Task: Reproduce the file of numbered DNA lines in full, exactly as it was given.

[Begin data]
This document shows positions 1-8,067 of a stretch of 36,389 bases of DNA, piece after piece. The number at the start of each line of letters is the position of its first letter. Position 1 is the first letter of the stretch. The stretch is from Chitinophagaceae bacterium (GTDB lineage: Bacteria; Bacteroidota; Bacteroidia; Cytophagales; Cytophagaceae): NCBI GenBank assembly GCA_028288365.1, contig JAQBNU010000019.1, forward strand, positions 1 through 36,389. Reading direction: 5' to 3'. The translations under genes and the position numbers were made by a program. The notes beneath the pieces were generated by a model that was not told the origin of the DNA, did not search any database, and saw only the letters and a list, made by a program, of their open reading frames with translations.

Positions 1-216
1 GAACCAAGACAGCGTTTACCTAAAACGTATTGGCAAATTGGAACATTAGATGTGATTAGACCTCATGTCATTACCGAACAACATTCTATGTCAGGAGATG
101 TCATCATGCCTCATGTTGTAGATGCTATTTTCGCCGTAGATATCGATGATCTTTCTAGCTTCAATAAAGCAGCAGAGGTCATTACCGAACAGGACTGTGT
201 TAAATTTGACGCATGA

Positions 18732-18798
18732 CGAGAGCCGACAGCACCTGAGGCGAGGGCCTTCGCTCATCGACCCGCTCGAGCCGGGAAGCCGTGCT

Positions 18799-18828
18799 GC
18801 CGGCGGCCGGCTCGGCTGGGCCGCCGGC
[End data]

This document shows positions 1-8,067 of a stretch of 36,389 bases of DNA, piece after piece. The number at the start of each line of letters is the position of its first letter. Position 1 is the first letter of the stretch. The stretch is from Chitinophagaceae bacterium (GTDB lineage: Bacteria; Bacteroidota; Bacteroidia; Cytophagales; Cytophagaceae): NCBI GenBank assembly GCA_028288365.1, contig JAQBNU010000019.1, forward strand, positions 1 through 36,389. Reading direction: 5' to 3'. The translations under genes and the position numbers were made by a program. The notes beneath the pieces were generated by a model that was not told the origin of the DNA, did not search any database, and saw only the letters and a list, made by a program, of their open reading frames with translations.

Positions 1-216
1 GAACCAAGACAGCGTTTACCTAAAACGTATTGGCAAATTGGAACATTAGATGTGATTAGACCTCATGTCATTACCGAACAACATTCTATGTCAGGAGATG
101 TCATCATGCCTCATGTTGTAGATGCTATTTTCGCCGTAGATATCGATGATCTTTCTAGCTTCAATAAAGCAGCAGAGGTCATTACCGAACAGGACTGTGT
201 TAAATTTGACGCATGA

Positions 18732-18798
18732 CGAGAGCCGACAGCACCTGAGGCGAGGGCCTTCGCTCATCGACCCGCTCGAGCCGGGAAGCCGTGCT

Positions 18799-18828
18799 GC
18801 CGGCGGCCGGCTCGGCTGGGCCGCCGGC